I could have started this prompt with that well known Shakespearean quote (You know the one right?)…but I just couldn’t bring myself to do it.
For this week’s poetics I’d like to focus on a subject very close to my heart… that of music.
For me, music is perhaps one of the deepest and most resonate forms of human expression. Not only does it contain the ‘POETIC’ element in terms of lyricism, but there is something else, something intangible and something profoundly emotional.
Music can contain passion. It can be definitive in terms of culture. It can be used as vehicle for self-belonging, act as a signpost, a reminder of our pasts (albeit bad or good), it can be an emotional crutch, it can be an all-encompassing representation of the human spirit, our lives, our loves, and our thoughts…OR… it can simply be a collection of noises and notes that we do or don’t respond to.
Throughout history music has always been a subject of artistic concentration. Take for example Pablo Picasso’s ‘The Old Guitarist’ 1903. The main theme of this picture, painted in Picasso’s ‘Blue Period’, shows a man seemingly clinging on to life, maybe even in misery or loneliness. The guitar itself becomes the focal point of the picture and becomes the old man’s only focus, his love; purpose and his only means of expression. Poetically, maybe this picture speaks of our need as artists, to simply express and that expression sits at our very core.
Music has also proven to be a dominant image within the photographic arts. Here, I’d like to draw your attention to the photographs of Glen E. Friedman (a personal favourite of mine) who has captured the passion, the fury, and the intensity of the Punk Rock/Hip Hop scenes across the word, but particularly in the US.
Here the image shows the intensity of the artists, the energy of the stage, and the closeness between the performers and the observers. The photograph can be seen as a metaphor for some of the ideologies of music (and particularly within punk rock subculture) – with the absence of a barrier between the stage and the crowd showing music’s transcendence, its ability to be owned and shared by ALL; its lack of hierarchy and therefore a common shared value – very much like some of the messages and ideologies contained within Poetry (which in itself could be regarded as a subculture)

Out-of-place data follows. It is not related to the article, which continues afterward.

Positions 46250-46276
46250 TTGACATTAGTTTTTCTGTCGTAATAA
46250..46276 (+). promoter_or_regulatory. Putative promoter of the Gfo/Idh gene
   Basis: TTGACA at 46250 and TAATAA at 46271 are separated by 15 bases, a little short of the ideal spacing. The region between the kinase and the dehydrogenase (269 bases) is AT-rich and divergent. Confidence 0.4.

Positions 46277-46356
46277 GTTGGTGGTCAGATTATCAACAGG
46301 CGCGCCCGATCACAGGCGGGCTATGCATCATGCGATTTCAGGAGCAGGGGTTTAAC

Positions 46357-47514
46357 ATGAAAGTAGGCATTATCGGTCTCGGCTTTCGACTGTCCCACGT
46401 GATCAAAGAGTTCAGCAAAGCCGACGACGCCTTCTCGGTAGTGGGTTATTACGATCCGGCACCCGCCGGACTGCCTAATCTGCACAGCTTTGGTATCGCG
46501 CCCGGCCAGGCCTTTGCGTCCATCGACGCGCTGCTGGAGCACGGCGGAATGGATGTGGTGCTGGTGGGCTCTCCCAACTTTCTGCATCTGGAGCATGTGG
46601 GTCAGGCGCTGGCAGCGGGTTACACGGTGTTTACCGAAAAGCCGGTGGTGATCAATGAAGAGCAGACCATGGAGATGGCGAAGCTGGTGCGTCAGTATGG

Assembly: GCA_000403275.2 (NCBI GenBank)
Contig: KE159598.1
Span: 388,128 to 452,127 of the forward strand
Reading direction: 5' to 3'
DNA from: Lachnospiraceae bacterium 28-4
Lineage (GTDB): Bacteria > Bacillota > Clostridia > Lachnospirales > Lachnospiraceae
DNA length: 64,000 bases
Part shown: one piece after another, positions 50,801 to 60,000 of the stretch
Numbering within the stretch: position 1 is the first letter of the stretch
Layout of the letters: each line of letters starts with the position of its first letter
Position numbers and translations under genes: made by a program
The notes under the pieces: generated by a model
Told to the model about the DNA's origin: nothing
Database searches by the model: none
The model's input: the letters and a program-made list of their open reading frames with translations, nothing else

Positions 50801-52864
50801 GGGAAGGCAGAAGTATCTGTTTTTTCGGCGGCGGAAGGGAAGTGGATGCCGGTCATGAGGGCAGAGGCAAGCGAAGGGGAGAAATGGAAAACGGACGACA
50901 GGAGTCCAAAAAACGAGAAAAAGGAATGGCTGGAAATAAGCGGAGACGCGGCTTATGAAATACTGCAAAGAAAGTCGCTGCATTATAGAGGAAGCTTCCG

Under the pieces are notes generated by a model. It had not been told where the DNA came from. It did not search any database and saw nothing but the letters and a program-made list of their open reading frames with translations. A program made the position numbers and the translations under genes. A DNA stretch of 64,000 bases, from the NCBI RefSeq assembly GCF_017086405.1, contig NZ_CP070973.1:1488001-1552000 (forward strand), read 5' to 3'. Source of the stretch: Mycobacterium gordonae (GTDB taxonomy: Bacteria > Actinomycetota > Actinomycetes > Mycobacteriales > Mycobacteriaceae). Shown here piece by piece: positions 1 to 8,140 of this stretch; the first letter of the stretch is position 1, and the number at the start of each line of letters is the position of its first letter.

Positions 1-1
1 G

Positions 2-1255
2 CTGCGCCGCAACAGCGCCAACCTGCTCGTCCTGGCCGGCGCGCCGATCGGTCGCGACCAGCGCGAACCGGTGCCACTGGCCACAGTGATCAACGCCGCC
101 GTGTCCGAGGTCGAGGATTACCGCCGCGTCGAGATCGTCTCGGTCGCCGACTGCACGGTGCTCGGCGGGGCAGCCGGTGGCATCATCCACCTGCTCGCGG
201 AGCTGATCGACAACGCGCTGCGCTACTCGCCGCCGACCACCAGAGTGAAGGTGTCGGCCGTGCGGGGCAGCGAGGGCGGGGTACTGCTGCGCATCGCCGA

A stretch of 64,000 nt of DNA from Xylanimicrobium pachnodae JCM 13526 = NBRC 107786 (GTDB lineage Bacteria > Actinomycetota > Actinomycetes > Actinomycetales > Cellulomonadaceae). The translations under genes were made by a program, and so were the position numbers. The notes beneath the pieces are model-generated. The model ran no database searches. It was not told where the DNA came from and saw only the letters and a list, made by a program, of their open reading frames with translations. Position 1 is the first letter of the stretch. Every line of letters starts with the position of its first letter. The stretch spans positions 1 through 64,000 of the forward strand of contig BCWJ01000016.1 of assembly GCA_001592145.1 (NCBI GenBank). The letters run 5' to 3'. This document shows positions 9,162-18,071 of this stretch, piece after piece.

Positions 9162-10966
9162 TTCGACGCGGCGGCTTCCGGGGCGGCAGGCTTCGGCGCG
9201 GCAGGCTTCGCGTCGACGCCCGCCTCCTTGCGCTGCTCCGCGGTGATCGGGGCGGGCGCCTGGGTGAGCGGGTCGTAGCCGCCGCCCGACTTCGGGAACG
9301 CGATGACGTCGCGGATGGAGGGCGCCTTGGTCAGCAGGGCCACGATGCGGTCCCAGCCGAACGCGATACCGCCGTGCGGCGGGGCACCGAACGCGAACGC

And finally lets us observe a more ‘poetic’ relationship. For this example I’d like to present a poem by Anne Sexton (1928-1974)
‘Music Swims Back to Me’
Wait Mister. Which way is home?
They turned the light out
and the dark is moving in the corner.
There are no sign posts in this room,
four ladies, over eighty,
in diapers every one of them.
La la la, Oh music swims back to me
and I can feel the tune they played
the night they left me
in this private institution on a hill.
Imagine it. A radio playing
and everyone here was crazy.
I liked it and danced in a circle.
Music pours over the sense
and in a funny way
music sees more than I.
I mean it remembers better;
remembers the first night here.
It was the strangled cold of November;
even the stars were strapped in the sky
and that moon too bright
forking through the bars to stick me
with a singing in the head.
I have forgotten all the rest.
They lock me in this chair at eight a.m.
and there are no signs to tell the way,
just the radio beating to itself
and the song that remembers
more than I. Oh, la la la,
this music swims back to me.
The night I came I danced a circle
and was not afraid.
Here Sexton presents us with music as a reminder; a constant in a mad world (Sexton often wrote about her struggles with mental illness, often spending time in hospital herself). Observe the lines- ‘Music pours over the sense/and in a funny way/music sees more than I’. Here she talks about the music seeing all of her surroundings, the other patients, the nurses, the moon in the sky, even herself, and is very much used as a constant to anchor all of these things together.
I would urge you all to check out the respective artists above if you haven’t already!
OK, let’s get to it!
For this week’s prompt write a poem about music. Please feel free to interpret it as openly as you like.
You could write a piece about your favourite song (and how it makes you feel), a particular style of music, an instrument, a time and place that you remember through a certain piece of music, why music is important to you, or simply how music makes you feel in general…this is WIDE open….
SO- let’s go for it…let’s build our OWN poetics jukebox.
Here’s how it works
- Write a poem and post it to your blog
- Click the Mr. Linky button below, and in the new window that opens up input your name and direct URL of the poem
- Visit other people’s poems and comment to let them know that poems are being read!
- Feel free to share via your favourite social media!
- Above all- have fun,
See you out on the road.
By Stuart McPherson (www.poemsofhateandhope.com)